Amazon-Owned Twitch No Longer Allowing Users to Share Content From Gambling Websites After Sliker Scam
Amazon’s gaming-focused streaming platform Twitch will no longer let users share content from websites that offer slots, roulette, or dice games if the site does not hold a license in the U.S. or another jurisdiction that provides “sufficient consumer protection,” Twitch said in a statement. The updated gambling policy comes shortly after a popular streamer known as Sliker confessed to scamming his Twitch viewers out of $200,000 to fuel his own video game gambling addiction.
Silker, whose real name is Abraham Mohammed, routinely asked his Twitch audience to send him money claiming he needed the cash due to issues with his bank account, according to Kotaku. He recently admitted that the real reason was he used the money to buy weapon skins on the items marketplace in the Counter-Strike: Global Offensive video game.
Many Twitch streamers have sponsorships with gambling operators, but Twitch will no longer let users share links or referral codes to gambling sites including Stake.com, Rollbit.com, Duelbits.com and Roobet.com. Stake.com, which brands itself as a crypto casino and sports betting platform, has sponsorships with UFC and Premier League club Everton.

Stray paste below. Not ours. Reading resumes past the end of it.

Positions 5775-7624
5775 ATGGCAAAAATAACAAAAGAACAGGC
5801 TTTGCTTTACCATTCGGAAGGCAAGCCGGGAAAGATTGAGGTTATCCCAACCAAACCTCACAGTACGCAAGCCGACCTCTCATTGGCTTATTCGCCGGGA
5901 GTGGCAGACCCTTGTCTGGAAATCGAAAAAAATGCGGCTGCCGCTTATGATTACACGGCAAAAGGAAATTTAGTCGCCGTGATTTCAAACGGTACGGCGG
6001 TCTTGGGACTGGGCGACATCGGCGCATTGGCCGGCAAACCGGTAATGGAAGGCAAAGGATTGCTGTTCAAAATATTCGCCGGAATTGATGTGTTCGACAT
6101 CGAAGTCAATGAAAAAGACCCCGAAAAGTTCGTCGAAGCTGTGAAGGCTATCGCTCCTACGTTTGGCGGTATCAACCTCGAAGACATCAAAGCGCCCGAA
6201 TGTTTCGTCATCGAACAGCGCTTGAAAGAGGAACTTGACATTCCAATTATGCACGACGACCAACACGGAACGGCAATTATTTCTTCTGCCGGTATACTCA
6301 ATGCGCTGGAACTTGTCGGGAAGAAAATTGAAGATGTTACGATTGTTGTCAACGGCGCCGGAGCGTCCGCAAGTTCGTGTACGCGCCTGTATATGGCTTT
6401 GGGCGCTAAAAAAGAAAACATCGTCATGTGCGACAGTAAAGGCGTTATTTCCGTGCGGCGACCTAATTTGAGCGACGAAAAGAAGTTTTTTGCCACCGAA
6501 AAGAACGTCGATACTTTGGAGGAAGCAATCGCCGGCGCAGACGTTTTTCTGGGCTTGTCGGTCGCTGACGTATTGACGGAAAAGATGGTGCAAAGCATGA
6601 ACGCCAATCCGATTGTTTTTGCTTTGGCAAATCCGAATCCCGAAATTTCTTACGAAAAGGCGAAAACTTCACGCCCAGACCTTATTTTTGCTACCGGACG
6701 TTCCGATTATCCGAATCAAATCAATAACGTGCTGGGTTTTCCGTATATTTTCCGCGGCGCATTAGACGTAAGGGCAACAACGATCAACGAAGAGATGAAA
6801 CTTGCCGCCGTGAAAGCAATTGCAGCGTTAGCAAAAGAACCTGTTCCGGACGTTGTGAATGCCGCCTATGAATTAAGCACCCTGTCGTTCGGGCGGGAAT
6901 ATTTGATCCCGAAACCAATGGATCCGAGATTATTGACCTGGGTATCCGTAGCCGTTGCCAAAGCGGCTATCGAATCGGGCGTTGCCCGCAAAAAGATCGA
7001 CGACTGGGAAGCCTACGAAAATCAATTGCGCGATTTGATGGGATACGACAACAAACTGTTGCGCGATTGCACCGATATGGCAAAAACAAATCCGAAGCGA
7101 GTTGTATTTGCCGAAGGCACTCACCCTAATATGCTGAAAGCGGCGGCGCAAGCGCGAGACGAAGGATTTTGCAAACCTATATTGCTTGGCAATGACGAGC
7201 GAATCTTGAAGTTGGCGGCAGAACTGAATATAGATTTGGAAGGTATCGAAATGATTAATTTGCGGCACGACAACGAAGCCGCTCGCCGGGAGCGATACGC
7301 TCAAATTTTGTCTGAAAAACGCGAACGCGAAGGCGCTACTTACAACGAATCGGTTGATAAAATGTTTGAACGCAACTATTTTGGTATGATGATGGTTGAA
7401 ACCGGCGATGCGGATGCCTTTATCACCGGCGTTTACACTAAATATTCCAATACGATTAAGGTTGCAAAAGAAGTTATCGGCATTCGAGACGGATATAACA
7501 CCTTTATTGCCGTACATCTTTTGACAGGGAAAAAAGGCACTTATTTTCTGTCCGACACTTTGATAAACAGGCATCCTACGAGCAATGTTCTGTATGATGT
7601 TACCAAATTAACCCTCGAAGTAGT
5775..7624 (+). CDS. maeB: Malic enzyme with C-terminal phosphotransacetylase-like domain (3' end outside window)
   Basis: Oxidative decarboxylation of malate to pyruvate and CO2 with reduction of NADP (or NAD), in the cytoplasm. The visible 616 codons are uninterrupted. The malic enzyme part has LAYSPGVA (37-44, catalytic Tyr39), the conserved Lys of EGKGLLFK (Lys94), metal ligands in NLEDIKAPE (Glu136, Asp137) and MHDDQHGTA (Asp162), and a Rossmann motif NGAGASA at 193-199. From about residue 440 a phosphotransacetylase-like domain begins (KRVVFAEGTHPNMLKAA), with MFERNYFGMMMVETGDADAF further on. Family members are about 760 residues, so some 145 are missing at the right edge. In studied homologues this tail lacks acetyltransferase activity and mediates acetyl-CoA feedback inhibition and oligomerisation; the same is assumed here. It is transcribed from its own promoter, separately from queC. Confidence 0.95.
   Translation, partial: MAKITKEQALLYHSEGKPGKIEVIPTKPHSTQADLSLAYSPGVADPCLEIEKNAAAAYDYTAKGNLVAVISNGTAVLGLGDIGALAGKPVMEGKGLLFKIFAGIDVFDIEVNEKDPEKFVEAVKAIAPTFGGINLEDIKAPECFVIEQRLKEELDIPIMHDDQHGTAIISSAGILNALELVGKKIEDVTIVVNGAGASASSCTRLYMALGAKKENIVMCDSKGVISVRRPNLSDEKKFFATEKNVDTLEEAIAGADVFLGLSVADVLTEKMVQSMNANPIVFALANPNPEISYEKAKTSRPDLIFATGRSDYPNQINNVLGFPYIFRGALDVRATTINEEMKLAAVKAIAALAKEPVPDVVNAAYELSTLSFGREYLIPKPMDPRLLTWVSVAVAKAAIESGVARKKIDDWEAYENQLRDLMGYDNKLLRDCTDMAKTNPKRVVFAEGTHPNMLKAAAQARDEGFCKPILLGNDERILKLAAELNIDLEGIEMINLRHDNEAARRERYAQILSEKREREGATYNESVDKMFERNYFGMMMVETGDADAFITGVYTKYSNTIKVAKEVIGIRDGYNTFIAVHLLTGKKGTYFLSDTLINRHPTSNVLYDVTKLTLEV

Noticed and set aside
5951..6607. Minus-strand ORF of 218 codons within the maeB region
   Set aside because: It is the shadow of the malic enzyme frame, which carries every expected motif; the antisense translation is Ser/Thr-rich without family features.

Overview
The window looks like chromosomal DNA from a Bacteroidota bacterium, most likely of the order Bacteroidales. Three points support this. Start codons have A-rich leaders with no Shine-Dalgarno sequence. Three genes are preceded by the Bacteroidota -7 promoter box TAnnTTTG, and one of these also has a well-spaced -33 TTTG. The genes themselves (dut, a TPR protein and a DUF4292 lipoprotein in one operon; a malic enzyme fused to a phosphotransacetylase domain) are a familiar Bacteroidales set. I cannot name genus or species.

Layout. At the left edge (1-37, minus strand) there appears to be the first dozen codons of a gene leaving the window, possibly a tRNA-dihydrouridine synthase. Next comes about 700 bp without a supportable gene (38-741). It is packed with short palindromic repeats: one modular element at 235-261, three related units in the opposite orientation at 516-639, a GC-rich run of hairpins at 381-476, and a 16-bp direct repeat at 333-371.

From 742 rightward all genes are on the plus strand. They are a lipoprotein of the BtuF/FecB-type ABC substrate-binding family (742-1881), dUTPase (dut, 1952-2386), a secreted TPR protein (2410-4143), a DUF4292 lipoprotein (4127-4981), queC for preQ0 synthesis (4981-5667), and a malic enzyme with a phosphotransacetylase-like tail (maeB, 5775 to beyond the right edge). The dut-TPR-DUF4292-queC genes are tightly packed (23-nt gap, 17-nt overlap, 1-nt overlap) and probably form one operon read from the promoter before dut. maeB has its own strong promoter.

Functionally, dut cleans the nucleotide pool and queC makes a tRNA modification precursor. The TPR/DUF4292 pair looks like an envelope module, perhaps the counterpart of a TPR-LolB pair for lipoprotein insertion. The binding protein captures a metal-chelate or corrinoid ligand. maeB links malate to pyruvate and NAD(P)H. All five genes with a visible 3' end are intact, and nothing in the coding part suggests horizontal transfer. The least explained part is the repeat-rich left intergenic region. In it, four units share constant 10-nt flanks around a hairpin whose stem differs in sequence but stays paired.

Twitch’s new policy will go into effect on Oct. 18. “We will continue to allow websites that focus on sports betting, fantasy sport, and poker” reads Twitch’s statement.
The NFL and Amazon livestream Thursday Night Football games for free on Twitch. Other leagues to stream games on Twitch include the NWSL and English Premier League, as well as NBC’s Olympic programming. Twitch’s parent company Amazon recently signed a deal with DraftKings to provide gambling odds on a pre-game show for Thursday Night Football on Prime Video.